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Live Ammo: Testing of Biochemical Agents on U.S. Sailors

December 2, 2006
Volume 4 | Issue 12
Article ID 2286

Live Ammo: Testing of Biochemical Agents on U.S. Sailors

By Mark J. Rauzon

The Pacific Project exposed U.S. sailors to biowarfare and chemical agents. Forty years later, some of these sickened warriors are still ‘lost’ at sea.

Mention that you’re a biologist at a party, and half the people in the room will begin to yawn. The other half will be intrigued, and someone will say that they always wanted to be Jacques Cousteau. Go on to tell them that you study seabirds on tropical isles, and visions of paradise will dance in their heads. The mystique, if not the money, holds a strong allure.

What I don’t tell them about is the dark side of biology—the way things really work in the natural world. Most partygoers don’t want to hear about the role that rats, mites, ticks, lice, seabirds and mosquitoes play in the health of marine ecosystems and humans. In fact, when I started my career 30 years ago, the notion that birds can transmit disease to people came as a surprise to me as well, notwithstanding my mother’s mantra: “Don’t touch dead birds!”

It was only after I fell ill with a tick-induced fever on Laysan Island, in northwestern Hawaii, that I wondered what those birds had been scratching as I focused on their calls and courtship antics, their flight and feeding behaviors. Soft-bodied bird ticks look like grains of coral sand. Mobile and heat-seeking, they are hard to detect as they work their way under loose clothing to bite one’s skin. Reactions among people vary from nonchalant scratching to intolerable itching. I seemed especially sensitive. My tick bites, soon bloody lymph pustules, itched fiendishly and looked horrible.

It slowly dawned on me that perhaps the bites on my swollen ankles were the cause of my 101-degree fever. My appetite fell off and my dreams grew restless. In one, I was bicycling in a valley surrounded by green cliffs when, all of a sudden, my bike slipped into the path of an oncoming four-wheel-drive pickup. I sensed the end was near, but the wheels swerved away at the last second. I knelt and blessed myself. The following night I dreamed of Bob Hope, the next night Bruce Willis. God save me, this fever was too much. After several days the aching in my joints and listlessness passed, and I returned to my research.

In the following days, I thought more about the source of my illness. It had been so strange, unlike anything I had felt before. And then suddenly I remembered: When I first began surveying seabirds, I’d heard a vague rumor about the Pacific Project, a government program that supposedly involved germ-warfare research in the remote reaches of the ocean. Was it possible that I had been touched by the residue of some cloak-and-dagger experiment?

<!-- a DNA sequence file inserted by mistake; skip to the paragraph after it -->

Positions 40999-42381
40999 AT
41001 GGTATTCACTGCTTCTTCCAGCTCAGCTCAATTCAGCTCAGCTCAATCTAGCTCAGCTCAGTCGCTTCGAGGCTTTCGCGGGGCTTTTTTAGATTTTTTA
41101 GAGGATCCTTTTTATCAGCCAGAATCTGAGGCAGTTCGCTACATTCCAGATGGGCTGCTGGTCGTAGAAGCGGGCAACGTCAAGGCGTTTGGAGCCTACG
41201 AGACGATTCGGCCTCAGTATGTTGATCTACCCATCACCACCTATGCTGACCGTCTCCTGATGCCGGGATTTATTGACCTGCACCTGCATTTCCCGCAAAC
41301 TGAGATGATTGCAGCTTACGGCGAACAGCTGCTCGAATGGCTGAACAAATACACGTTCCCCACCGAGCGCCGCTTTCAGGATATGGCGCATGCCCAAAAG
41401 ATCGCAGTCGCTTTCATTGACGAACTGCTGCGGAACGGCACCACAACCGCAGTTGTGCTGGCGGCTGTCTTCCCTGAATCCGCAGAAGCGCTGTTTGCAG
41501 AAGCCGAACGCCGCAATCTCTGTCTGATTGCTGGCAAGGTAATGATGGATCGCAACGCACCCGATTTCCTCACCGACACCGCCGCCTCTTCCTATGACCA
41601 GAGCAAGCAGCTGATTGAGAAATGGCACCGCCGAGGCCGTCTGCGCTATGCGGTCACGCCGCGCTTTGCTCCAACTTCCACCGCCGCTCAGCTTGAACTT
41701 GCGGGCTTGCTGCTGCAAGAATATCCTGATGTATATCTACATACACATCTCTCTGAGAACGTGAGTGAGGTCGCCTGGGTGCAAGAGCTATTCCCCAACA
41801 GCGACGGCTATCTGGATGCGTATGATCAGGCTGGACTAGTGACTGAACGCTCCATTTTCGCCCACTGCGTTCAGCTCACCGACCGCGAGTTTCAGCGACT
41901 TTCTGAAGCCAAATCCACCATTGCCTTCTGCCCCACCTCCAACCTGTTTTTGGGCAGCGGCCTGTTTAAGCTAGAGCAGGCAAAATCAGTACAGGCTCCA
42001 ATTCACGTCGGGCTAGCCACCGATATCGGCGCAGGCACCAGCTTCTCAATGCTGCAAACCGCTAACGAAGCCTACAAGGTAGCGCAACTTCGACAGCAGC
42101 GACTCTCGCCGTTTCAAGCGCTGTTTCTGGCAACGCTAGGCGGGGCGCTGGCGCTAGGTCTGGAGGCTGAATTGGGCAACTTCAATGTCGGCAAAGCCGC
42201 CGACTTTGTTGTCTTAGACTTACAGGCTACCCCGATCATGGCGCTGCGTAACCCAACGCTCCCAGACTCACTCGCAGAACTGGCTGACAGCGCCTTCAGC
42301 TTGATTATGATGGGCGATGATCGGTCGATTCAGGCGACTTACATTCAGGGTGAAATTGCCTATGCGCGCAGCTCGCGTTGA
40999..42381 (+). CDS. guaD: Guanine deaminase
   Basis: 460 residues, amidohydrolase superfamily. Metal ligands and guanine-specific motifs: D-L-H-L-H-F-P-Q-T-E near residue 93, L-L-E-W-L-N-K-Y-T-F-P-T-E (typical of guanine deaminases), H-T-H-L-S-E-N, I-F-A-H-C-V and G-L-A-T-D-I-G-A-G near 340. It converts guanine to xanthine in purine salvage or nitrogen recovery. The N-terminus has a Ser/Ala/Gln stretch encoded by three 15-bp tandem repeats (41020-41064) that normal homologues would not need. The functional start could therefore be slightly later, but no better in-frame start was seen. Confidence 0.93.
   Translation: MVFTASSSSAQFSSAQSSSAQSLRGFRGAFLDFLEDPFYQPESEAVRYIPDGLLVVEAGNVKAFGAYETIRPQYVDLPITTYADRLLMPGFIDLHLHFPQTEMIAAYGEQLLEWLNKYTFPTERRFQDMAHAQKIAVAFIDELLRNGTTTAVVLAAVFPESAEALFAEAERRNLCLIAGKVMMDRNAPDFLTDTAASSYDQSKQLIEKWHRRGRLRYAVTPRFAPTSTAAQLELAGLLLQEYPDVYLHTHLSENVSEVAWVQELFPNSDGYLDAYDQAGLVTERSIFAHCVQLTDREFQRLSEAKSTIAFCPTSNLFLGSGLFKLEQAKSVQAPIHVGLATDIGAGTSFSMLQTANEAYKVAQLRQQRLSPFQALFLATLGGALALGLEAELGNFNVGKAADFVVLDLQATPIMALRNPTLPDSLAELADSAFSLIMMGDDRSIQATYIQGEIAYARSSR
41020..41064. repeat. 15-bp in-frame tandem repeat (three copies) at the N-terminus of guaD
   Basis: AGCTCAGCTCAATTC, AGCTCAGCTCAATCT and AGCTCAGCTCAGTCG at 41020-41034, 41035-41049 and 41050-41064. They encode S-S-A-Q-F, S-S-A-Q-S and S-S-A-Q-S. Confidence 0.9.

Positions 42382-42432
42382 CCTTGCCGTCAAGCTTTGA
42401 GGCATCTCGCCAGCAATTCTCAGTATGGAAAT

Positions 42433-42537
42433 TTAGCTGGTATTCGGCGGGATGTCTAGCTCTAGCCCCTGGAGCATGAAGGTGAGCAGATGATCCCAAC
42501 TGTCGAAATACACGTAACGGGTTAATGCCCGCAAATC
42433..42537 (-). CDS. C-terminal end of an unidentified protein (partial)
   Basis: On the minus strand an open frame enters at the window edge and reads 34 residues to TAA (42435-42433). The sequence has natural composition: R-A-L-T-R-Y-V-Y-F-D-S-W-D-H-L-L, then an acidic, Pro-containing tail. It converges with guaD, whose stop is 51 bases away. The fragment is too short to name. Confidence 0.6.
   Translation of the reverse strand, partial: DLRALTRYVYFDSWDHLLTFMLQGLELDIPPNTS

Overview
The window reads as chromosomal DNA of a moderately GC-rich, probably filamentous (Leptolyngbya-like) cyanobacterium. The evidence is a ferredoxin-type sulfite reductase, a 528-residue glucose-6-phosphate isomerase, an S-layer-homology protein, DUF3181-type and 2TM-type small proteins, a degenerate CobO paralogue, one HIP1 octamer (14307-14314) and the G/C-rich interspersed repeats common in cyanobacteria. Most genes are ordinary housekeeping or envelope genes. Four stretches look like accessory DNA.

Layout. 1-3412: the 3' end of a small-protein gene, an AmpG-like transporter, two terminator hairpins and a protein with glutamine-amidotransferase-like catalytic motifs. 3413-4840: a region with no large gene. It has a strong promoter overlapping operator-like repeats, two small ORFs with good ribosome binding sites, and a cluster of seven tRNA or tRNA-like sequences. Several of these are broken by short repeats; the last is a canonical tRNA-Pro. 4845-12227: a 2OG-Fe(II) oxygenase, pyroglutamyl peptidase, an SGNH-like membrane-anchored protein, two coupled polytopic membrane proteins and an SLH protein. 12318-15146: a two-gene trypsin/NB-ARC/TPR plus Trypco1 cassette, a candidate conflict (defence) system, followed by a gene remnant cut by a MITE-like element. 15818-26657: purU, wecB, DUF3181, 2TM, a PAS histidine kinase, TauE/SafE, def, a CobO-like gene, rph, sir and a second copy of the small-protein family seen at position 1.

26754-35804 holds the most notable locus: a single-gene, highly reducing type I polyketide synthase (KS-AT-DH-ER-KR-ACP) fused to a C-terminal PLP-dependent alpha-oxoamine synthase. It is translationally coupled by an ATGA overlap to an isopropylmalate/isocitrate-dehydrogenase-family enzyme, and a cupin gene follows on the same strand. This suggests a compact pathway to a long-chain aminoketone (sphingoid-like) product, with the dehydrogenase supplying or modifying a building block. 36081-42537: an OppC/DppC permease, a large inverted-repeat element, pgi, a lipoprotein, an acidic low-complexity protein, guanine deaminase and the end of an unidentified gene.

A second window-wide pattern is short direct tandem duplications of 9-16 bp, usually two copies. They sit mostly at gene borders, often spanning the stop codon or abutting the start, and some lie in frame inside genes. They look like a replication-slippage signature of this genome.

Over time, I became convinced that the Pacific Project wasn’t responsible for my sickness; evidently I had caught a nasty case of Laysan fever, a tick-borne malady lacking any government connection. Nevertheless, I was now bitten by another kind of bug: What was the Pacific Project really all about?

In 1998, several years after I recovered, my colleague Rick Steiner from the University of Alaska Anchorage and I began to follow a paper trail with the help of a Freedom of Information Act request to the Department of Defense. I eventually learned that the Pacific Project was a Cold War-era initiative, known only to those with the highest security clearances. No one was talking. The government’s responses were a shell game.

I was finally told by the aptly named Norman Covert, the command historian at Fort Detrick, Md., that a thorough review of all Pacific Project reports had been conducted in order to comply with an executive order from President Nixon in 1969 outlawing offensive biowarfare research. But after that review, the material dealing with the development and use of biological weapons was mostly destroyed.

Fort Detrick

The records destroyed? Now my suspicions were really aroused. What happened out there 40 years ago? A new fever gripped me.

An American scientist in “defense biology” was once asked what he was looking for, to which he sardonically replied: “A cure for metabolism.”

It is a gruesome thought stretching back hundreds of years. Biological warfare may have begun when the Tartars catapulted flea-bitten corpses infected with bubonic plague over Genoese fortifications and stoked the Black Death epidemic that decimated Europe in the 14th century. During World War I, Germany used livestock diseases against other nations. In World War II, Japan delivered the bubonic plague to China via airdrops of insects.